“My sheep hear my voice;I know them, and they follow me." (Jn 10:27)Following up, again, on my question for the season. After listening to the gospel and the rest of the readings, psalm, and homily on Sunday, I'm trying to reflect briefly on this question -
What does it mean "to rise from the dead"?
In the reading from Acts yesterday, we heard a bit about one of the journeys of Paul and Barnabas. They have been preaching in the towns to the Jews and their Gentile sympathizers, called here "worshippers" but elsewhere "God-fearers." Their preaching hits a snag when the local Jewish establishment fights back. The preaching to the "Gentiles" (the word is derived from the Latin word for "nations," gentes, translating the Hebrew goyyim and the Greek ethne) falls happily upon the ears of the non-Jewish "God-fearers," who support the Jewish community but are unwilling to be assimilated through cultic initiation and circumcision. Paul and the diaspora Jews were wooing the same clients, and though Paul had made inroads, in this case at least, people of influence stirred up "a persecution" against Paul and Barnabas, and they moved on.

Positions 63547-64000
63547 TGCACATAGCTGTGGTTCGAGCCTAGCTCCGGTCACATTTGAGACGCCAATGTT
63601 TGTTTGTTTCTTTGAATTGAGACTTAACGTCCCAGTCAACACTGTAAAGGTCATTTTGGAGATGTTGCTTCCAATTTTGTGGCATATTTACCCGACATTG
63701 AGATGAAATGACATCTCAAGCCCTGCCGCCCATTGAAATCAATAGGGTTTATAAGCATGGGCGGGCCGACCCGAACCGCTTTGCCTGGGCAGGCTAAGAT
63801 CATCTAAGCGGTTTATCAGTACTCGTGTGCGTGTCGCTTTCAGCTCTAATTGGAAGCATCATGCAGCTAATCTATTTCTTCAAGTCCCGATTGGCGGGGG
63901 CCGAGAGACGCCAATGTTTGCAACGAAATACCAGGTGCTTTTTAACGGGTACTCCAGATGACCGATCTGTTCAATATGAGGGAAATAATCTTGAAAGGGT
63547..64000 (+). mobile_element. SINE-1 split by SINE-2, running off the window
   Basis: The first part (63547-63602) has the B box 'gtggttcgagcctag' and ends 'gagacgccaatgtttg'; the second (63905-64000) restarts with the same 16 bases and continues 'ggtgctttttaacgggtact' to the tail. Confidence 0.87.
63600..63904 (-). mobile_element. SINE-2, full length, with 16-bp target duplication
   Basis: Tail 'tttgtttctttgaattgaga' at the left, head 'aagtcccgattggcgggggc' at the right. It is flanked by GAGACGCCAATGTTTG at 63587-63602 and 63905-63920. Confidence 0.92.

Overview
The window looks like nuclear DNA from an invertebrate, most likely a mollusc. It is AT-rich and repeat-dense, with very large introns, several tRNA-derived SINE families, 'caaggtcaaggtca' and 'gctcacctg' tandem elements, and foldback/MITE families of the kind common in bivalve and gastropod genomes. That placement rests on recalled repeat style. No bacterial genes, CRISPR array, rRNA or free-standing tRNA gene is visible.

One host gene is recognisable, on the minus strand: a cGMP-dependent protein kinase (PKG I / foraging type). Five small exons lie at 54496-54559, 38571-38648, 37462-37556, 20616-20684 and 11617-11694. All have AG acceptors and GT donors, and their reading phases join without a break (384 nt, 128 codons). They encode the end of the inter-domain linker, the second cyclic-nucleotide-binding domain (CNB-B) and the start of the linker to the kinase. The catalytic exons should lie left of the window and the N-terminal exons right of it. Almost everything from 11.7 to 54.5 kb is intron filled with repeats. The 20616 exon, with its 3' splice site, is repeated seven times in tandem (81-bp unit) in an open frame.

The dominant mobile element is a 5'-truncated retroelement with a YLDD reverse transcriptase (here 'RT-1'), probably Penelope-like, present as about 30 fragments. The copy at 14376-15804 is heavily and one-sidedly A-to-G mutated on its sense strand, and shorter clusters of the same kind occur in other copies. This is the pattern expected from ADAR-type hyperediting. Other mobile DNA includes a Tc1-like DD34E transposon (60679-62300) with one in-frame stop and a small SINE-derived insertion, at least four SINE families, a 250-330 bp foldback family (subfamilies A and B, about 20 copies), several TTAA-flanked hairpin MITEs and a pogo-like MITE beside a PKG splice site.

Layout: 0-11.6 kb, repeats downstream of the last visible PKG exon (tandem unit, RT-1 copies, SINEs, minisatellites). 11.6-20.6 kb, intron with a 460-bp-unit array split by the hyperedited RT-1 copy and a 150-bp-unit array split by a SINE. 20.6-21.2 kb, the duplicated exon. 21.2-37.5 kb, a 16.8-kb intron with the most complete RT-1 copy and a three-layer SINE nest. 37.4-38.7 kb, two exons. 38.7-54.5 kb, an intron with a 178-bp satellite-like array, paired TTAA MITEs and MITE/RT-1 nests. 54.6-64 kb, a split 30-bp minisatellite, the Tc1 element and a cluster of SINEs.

In the second reading that continues Revelation, those who suffered the Great Tribulation, probably a reference to martyrs of the Roman persecutions under emperors from Nero to Trajan or Hadrian, are seen gleaming in the New Jerusalem, where they will never suffer again. The "Lamb will shepherd them," leading them to streams of life-giving water, wiping away every tear.
The brief gospel offers a couple of images of the Good Shepherd, the one quoted above, and the promise of eternal life. Further, the gospel speaks of the intimacy between Jesus and the Father, invoked on behalf of the "sheep," reinforcing their safety in the care of the Good Shepherd. The sheep belong to the Father. No one has the power or strength to remove them.
So, what does it mean to rise from the dead?
I ask myself, first, what does it mean to be dead? In these readings, it's clear from the second reading that there's a literal, foundational meaning. There is a meaninglessness to loss of life, especially when the good die at the hands of brutal and "godless" persons; or, let's say, people who worship different gods. This is not a dead issue in the twenty-first century. There is plenty of religious slaughter in the world today, though it seems to me a lot of it is political slaughter or ideological slaughter that wraps itself in religious language. It doesn't matter. Innocent people die. Murderers and ideologues live. With the death of innocents, something of us dies too, something that wants to believe in the triumph of good, that good is stronger than evil all the time, that God protects good people from harm. Violence, the self-perpetuating force that both "civilizes" the world (for the strong) and destabilizes it (from the disenfranchised side) in a cycle of blood and terror, is ongoing death. To rise from the dead, we need to stop that cycle.